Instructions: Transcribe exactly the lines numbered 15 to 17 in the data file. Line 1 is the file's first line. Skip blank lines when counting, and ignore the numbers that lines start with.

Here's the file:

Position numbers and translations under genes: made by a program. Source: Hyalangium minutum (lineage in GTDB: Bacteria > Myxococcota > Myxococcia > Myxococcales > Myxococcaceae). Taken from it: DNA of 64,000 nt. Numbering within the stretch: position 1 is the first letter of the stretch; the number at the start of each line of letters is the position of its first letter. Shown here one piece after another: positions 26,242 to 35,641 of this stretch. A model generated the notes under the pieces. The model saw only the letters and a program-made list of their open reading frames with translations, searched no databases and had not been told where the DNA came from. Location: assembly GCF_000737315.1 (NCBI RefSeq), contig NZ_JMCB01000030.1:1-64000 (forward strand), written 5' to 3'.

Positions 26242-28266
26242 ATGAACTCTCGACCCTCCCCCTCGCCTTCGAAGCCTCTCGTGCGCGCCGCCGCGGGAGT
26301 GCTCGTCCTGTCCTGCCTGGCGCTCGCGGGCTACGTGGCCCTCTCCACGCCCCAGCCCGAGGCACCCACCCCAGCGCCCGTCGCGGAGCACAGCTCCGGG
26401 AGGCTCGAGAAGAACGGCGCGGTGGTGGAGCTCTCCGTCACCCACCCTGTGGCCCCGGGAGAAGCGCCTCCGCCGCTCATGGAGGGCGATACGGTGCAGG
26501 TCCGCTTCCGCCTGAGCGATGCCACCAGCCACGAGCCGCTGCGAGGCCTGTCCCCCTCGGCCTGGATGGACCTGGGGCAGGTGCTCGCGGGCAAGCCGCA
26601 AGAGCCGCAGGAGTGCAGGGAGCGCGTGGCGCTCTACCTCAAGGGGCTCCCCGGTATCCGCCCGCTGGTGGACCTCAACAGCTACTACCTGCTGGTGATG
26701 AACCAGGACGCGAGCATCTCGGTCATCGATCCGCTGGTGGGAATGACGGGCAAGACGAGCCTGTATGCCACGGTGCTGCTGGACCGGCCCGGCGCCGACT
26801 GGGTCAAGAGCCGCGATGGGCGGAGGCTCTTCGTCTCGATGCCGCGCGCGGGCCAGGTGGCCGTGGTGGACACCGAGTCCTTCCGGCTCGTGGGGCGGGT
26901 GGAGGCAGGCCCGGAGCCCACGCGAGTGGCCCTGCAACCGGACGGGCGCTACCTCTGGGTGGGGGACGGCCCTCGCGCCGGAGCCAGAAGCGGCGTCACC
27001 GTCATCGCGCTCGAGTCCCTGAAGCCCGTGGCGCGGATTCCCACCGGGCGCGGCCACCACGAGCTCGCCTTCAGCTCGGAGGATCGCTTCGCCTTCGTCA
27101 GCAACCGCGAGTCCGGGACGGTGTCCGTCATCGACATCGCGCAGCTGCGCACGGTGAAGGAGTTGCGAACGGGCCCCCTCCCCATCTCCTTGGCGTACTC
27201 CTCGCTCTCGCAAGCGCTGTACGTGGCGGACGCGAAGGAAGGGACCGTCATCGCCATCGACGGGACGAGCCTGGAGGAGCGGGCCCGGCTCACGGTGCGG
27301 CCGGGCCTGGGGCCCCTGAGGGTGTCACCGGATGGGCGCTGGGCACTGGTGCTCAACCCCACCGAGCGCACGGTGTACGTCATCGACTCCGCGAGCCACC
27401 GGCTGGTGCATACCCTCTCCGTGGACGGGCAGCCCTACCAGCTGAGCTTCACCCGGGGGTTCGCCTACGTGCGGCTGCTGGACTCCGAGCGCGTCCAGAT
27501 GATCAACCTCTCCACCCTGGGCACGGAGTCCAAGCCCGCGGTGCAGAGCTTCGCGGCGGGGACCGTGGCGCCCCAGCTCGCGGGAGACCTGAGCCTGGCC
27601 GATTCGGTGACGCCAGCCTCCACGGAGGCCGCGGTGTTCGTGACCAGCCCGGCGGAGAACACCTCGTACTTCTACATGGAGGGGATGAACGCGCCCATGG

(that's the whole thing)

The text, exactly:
27401 GGCTGGTGCATACCCTCTCCGTGGACGGGCAGCCCTACCAGCTGAGCTTCACCCGGGGGTTCGCCTACGTGCGGCTGCTGGACTCCGAGCGCGTCCAGAT
27501 GATCAACCTCTCCACCCTGGGCACGGAGTCCAAGCCCGCGGTGCAGAGCTTCGCGGCGGGGACCGTGGCGCCCCAGCTCGCGGGAGACCTGAGCCTGGCC
27601 GATTCGGTGACGCCAGCCTCCACGGAGGCCGCGGTGTTCGTGACCAGCCCGGCGGAGAACACCTCGTACTTCTACATGGAGGGGATGAACGCGCCCATGG